Ghostbusters & The Modern Landscape of Women at Work

July 20, 2016 by Meredith Brandt

The sound of the Ghostbusters theme song provokes an immediate reaction from many; the classic 1984 comedy starring Bill Murray, Dan Aykroyd, and Harold Ramis as the famed ghost hunting crew has touched multiple generations and influenced many a movie to come. Ghostbusters grew and grew as audiences fell more and more in love with the franchise. Praise could be read far and wide, that is, until the announcement of the latest reboot.


Columbia Pictures

The third Ghostbusters film opened this weekend despite an overwhelming amount of criticism from audiences who hadn’t even seen the movie yet. The movie has since garnered some great reviews and grossed $65 million worldwide in its opening weekend. But the landscape for criticism remains. The trailer for the movie on YouTube is the most disliked trailer in YouTube history. On Twitter, Ghostbusters star Leslie Jones has faced a barrage of misogynistic and racist attacks because of the film. The internet has spewed nothing but hate for the new movie. This Ghostbusters backlash has far less to do with the actual content of the movie and far more to do with its stars.

The Ghostbusters saga is the latest pop culture example of gender inequity in the workforce. It stands as an example of the inequities called into play when women assume roles traditionally held by men. This Ghostbusters crew may just be our modern Rosie the Riveter — but in today’s workforce, the shifting paradigm is evidently something that many people in the world are still wary to face.

It is no new news that women are often viewed as lesser than men in the workforce. A pay gap exists across industries and experience levels. The pay difference often has to do with the fact that many women work in fields that pay less. But even when a woman enters (and succeeds in) a traditionally male field, she makes less than her male counterparts. One of the most comprehensive studies conducted on gender biases in the workforce suggests that this pay disparity may be connected to an inherent human bias where people place a lower value on work done by women. The same study found that in fields that shifted from male- to female-dominated, median wages dropped anywhere from 18 to 57 points.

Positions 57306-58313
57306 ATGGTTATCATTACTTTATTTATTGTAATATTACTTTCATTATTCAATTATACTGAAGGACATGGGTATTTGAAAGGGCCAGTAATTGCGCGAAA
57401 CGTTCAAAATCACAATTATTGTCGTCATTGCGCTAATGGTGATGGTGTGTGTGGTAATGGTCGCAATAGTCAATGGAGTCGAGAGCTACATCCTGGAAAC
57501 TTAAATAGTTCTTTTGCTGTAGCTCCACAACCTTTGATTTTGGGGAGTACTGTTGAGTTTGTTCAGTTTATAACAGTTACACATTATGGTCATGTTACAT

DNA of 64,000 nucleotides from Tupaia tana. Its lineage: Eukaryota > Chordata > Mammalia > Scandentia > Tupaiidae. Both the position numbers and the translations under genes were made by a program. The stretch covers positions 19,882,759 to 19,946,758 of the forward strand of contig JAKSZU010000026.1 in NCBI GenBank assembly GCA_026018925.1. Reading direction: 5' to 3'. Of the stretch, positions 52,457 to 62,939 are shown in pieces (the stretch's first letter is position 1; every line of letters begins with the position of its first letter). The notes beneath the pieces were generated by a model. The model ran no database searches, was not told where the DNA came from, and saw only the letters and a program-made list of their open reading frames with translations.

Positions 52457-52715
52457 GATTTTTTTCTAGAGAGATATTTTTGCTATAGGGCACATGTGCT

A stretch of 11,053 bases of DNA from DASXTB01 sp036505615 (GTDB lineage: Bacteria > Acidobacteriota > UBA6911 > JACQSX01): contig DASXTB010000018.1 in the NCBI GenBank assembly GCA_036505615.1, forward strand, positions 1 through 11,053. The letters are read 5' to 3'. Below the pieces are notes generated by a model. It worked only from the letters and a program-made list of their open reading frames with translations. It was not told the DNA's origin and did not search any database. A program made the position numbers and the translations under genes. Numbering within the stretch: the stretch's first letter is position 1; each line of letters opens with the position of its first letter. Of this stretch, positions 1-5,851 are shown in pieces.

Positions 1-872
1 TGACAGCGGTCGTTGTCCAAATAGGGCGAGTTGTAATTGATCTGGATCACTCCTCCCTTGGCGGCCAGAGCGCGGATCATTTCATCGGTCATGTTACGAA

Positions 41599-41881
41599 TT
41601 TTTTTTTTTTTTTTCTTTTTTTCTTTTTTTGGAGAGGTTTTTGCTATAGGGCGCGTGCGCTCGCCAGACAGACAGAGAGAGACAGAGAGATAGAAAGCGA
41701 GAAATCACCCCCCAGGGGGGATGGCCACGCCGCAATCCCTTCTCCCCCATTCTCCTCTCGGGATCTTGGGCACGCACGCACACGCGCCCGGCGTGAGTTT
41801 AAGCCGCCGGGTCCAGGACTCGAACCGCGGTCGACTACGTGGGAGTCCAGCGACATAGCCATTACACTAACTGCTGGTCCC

Economically, socially, politically, culturally: women who work in traditionally male roles face misogyny in a variety of ways. Female surgeons mistaken for nurses, female office workers lumped into secretarial roles, female journalists missing from the news room. Just doing a great job at work isn’t enough to change the way women are treated; women are trying to combat their career hurdles in any way they can.

One recent way is with social media. While social media is where many misogynistic messages lurk, it is also where many people are coming together to make a difference. The #ILookLike hashtag sparked a conversation that continues on today. Started by successful engineer Isis Wenger, the Twitter hashtag has been used by women across industries. The hashtag is used to prove there are women out in the workforce who don’t conform to job stereotypes. #ILookLike is just one social media campaign against gender stereotyping. Platforms are being used to showcase women in the workforce, and, while internet backlash is often common, the community created by the hashtag is able to stand up to online haters as a unit.

When a big commercial movie like Ghostbusters causes controversy, it can serve as a catalyst for discussion of widespread societal problems. Female inequity has always been a factor of the workforce, but perhaps a cultural phenomena like Ghostbusters is the best tool to use to continue balancing the playing field for women working in traditionally male fields.

Meredith Brandt

Meredith Brandt

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